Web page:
Tanzania: Water Melons Spell Death to Elephants

by Jun 23, 2012Conservation Threats, Elephants, Ivory, Wildlife News

Poachers no longer rely on guns

To people who rejoice with consuming healthy food, water melons are of high nutritional value. Likewise in the wild water melons and pumpkins are delicacies to some wild animals especially elephants. The problem now is that poachers are using both to lure and deplete elephants. A water melon laced with poison is capable of killing an elephant within minutes.

Recently four suspected poachers have been arrested by Ngorongoro Conservation Area rangers while allegedly plotting to kill elephants ssing poisoned pumpkins and water melons.

They were arrested two weeks ago at Mbulumbulu village in Karatu district, a short distance from the conservation area.

The acting conservator Mr. Shaddy Kyambile said the suspects had intended to use poisoned water melons and pumpkins to kill elephants.

He told reporters who were rushed there to witness the incident that the system may have been used by poachers in the area to eliminate some animals which are hunted down for their valuable trophies.

All the four suspects are residents of Karatu district which borders NCA. They were been arraigned in court at Loliondo, the Ngorongoro district headquarters.

According to Mr. Kyambile, it takes only a short moment for a poisoned elephant to die after eating the pumpkins or water melons laced with chemicals.

Elephants in Ngorongoro and elsewhere in the country are hunted down for their ivory which is smuggled out of the country to the Asian markets where the demand is high.

The Ngorongoro Conservation Area Authority (NCAA) acting boss said the suspected criminals were arrested by game rangers on patrol and that they had expected to ‘trap’ them while drinking water at Sahata river.

This is the third incident involving suspected poachers using poison to kill animals. In April this year, four suspects were apprehended at Mang’ola village with the pumpkins and water melons laced with poison.

Another NCAA official Mr. Amiyo T. Amiyo said an elephant collapsed and died at the gate of the conservation area late last month. It is suspected to have consumed a poisoned food.

Recently 14 elephants were found dead near Lake Manyara National Park and were suspected to have been poisoned.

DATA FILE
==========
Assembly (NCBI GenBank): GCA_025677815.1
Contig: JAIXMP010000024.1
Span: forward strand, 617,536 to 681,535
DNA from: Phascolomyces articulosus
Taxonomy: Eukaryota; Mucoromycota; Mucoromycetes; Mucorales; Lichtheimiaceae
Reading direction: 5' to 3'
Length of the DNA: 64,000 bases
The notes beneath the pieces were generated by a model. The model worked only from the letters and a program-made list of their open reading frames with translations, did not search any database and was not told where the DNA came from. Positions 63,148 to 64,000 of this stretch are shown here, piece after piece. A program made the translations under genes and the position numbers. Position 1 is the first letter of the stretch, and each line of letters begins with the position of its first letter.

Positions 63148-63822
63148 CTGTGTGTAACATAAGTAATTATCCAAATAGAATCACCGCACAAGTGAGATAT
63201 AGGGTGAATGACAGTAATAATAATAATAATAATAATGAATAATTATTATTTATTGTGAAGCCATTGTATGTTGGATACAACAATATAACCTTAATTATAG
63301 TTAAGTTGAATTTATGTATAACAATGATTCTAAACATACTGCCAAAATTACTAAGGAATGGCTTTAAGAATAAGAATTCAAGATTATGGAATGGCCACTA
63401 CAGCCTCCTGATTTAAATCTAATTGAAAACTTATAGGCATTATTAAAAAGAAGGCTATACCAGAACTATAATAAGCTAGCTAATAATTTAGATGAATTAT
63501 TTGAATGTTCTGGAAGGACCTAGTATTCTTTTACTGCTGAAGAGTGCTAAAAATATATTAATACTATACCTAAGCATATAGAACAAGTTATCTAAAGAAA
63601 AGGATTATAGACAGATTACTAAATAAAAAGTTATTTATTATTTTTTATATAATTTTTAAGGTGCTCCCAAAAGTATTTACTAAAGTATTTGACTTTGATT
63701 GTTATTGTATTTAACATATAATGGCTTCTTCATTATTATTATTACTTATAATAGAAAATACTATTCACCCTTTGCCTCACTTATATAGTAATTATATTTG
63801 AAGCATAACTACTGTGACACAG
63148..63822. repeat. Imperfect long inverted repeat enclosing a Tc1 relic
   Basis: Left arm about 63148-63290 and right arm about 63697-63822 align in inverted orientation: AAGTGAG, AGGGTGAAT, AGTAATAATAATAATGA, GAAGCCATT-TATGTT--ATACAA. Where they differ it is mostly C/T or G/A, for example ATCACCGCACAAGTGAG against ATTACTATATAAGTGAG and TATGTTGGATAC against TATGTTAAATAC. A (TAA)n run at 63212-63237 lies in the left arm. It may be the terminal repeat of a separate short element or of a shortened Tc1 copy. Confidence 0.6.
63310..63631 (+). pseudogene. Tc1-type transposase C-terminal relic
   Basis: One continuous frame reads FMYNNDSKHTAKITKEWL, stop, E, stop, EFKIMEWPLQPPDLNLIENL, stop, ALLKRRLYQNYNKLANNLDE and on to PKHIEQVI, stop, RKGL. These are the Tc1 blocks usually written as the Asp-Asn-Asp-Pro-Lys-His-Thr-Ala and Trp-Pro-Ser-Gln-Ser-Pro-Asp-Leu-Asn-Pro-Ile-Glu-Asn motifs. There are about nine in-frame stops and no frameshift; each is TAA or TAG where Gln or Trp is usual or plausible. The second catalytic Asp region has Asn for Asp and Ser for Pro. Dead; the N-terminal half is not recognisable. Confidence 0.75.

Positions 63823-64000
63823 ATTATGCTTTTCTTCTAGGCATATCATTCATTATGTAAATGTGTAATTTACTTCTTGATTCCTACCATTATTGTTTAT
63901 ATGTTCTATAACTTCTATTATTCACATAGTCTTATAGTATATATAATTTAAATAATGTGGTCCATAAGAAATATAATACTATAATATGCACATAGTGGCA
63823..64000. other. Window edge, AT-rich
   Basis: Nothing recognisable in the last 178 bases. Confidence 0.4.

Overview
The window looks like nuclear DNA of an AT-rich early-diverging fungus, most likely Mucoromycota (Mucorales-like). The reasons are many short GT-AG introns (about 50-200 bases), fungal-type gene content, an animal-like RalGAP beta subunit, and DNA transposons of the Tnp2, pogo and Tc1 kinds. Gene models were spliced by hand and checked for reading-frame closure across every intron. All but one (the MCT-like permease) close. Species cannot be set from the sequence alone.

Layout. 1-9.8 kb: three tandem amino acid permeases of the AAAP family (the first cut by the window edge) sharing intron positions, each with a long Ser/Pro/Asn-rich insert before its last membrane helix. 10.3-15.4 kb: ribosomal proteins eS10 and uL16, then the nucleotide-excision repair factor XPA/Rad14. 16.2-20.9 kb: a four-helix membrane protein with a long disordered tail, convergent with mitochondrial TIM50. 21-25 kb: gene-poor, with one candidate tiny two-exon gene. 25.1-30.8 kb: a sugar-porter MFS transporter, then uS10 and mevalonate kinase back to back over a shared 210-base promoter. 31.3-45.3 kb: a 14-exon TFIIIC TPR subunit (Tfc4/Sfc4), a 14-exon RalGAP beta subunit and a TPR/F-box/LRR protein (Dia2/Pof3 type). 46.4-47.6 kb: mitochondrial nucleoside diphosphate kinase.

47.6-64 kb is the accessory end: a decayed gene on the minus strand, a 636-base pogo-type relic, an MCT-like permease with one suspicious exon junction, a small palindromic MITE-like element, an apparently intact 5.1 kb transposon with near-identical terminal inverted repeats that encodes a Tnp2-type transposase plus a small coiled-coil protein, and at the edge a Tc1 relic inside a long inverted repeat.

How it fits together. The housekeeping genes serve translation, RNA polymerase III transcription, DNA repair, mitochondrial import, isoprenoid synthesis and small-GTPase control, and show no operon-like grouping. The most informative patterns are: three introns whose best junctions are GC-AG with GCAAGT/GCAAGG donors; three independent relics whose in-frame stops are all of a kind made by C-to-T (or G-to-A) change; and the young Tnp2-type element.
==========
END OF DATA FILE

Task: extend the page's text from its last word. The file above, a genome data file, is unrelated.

“Elephant poaching has just entered a deadly phase; in the past it was easy for the rangers to hunt down poachers who were armed with guns but the new idea of using poison can be very tricky to contain,” said the NCAA communications Manager Mr Adam Akyoo.

The poison which according to the report with reference Number 242/5394 from the Government’s Chief Chemist Ms Bertha Mamuya, has been described to be the infamous ‘Aldicarb’ that is traded as ‘Temik’ and which belongs to the ‘Carbamates’ group of pesticides.

Aldicarb according to the Chief Chemist’s report has been listed by both the World Health Organization (WHO) and Environmental Protection Agency (EPA) among the chemicals whose usage is highly restricted and even banned in some countries.

Aldicarb may be freely sold in Tanzania or precisely in the North because the first chemical batch was traced to a retailer in Babati-Manyara while the second was discovered to have originated from a shop at Usa-River in Meru District.

After the recent poisoning of five jumbos, the number of Elephants that have been killed this year has reached 12. Seven such large mammals were reportedly in the Tarangire National Park, four in Manyara and one in Ngorongoro.

Elephants seem to be replacing rhinos as the next endangered wildlife species. In Tarangire alone, where a special ‘elephant project’ is being executed under the Wildlife Conservation Society (WSC) records an average of 9 Jumbos getting killed every year.

In 2009 when the Tanzania Wildlife Research Institute conducted an animal census in Tarangire, a total of 2500 elephants were counted. On the same year, ten such Jumbos were shot down, five killed inside the Park and five others outside its boundaries.

The following year 14 carcasses of shot elephants were recorded. The illegal hunters had somehow managed to kill eight of the large mammals, right inside the park and six others were shot outside the reserve.

The Wildlife Conservation Society, through the Assistant Director of WCS program in Tanzania, Dr Charles Foley, donated two Ford Ranger pickup trucks to the Tanzania National Parks to assist in the Anti-Poaching efforts at both Tarangire and Mount Kilimanjaro National Parks.

Tanzania with a count of 110,000 elephants is second after Botswana (which has 123,000), for having the largest number of Jumbos in Africa but the new poisoning trend is currently threatening the number of these large mammals in the country.